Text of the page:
If you are into hardware hacking in any shape or form, having a handy power supply with which to power your latest prototype can be a real pain. Well, this tiny, USB-powered board can provide your project with up to 20 V! How are they pulling this off in such a tiny form factor?
With the release of USB Type C, the USB Implementers Forum created a standard called Power Delivery, which allows devices to charge at higher voltages and currents than the previous standards allowed for. Modern smartphones and laptops have started to take advantage of this, and are able to charge much faster due to the increased power available. Chargers which support Power Delivery can provide 20V at up to 5A (100W!) which is more than enough to charge the average laptop.
However, the charger won’t provide this extra power unless it is asked for, in order to maintain backward compatibility with older 5V-only USB equipment. To take advantage of this feature, you need a way to communicate with the charger over the new CC1 and CC2 lines in the USB-C cable. Once the attached device has asked for a higher voltage, the charger changes modes and delivers the requested voltage on the Vbus line. Not all chargers support all power levels, though. A charger can be Power Delivery compliant but only supply, say, 9 V at 3 A. This is plenty for the average smartphone, but just keep it in mind when you are choosing a charger to use with this board. So, the USB-C PD Sink is simply taking advantage of modern chargers with Power Delivery in order to provide a variable voltage power supply for whatever you want!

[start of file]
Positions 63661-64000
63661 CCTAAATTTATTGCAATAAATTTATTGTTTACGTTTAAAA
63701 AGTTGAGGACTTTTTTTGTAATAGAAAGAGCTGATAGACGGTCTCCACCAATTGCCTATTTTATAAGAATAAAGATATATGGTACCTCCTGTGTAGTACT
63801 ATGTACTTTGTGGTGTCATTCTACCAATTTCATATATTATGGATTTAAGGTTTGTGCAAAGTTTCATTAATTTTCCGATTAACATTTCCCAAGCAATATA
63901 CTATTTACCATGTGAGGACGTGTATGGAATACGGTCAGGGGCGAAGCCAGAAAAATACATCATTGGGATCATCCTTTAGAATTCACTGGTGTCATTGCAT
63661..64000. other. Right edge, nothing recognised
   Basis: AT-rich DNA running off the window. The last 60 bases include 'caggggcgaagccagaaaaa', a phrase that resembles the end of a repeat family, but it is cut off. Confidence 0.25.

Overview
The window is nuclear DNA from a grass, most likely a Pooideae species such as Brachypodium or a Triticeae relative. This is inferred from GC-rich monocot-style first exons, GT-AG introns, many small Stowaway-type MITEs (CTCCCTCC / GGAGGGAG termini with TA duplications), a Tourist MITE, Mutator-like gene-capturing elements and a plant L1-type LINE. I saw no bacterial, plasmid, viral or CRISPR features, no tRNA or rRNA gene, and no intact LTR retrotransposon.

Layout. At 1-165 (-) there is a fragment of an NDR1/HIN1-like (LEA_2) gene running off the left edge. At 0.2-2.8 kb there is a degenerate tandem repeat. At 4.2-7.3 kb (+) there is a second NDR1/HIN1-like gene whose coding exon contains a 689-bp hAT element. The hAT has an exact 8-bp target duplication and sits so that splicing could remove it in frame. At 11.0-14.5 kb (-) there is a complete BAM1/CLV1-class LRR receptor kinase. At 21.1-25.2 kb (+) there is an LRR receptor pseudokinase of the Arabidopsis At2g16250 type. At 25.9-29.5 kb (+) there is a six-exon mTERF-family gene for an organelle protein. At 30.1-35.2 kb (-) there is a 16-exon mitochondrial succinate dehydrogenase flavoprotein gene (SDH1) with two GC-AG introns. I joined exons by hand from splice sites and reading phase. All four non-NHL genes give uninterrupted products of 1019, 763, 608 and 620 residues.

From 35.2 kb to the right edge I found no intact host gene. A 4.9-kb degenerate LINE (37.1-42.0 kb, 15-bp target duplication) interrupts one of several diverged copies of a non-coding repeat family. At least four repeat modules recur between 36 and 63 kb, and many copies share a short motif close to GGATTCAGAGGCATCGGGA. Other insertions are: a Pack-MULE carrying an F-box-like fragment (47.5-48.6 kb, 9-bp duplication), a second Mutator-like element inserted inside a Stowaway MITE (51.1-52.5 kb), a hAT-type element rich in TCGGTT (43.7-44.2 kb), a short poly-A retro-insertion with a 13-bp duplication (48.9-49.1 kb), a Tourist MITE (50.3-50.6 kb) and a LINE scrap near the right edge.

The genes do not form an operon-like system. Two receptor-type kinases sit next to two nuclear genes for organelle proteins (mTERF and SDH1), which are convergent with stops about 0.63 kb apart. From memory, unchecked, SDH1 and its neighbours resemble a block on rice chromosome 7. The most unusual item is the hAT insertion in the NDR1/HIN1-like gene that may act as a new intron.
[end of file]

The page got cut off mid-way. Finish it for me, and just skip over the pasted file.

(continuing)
With just a compliant USB-C Power Delivery charger and the USB-C PD Sink, you can quickly and safely get enough power to keep all your projects moving! You can charge your quadcopter, or power your latest evil robot prototype — we won’t judge. The beauty of using a higher voltage is that you end up with less power dissipation in the cables, meaning more juice available for your project. It’s a win-win!
If you are interested in learning more about Power Delivery, the USB Implementers Forum has the full specification available on their website. It’s quite dense, and full of a lot of technical lingo, but it’s excellent that it’s freely available for us to learn from.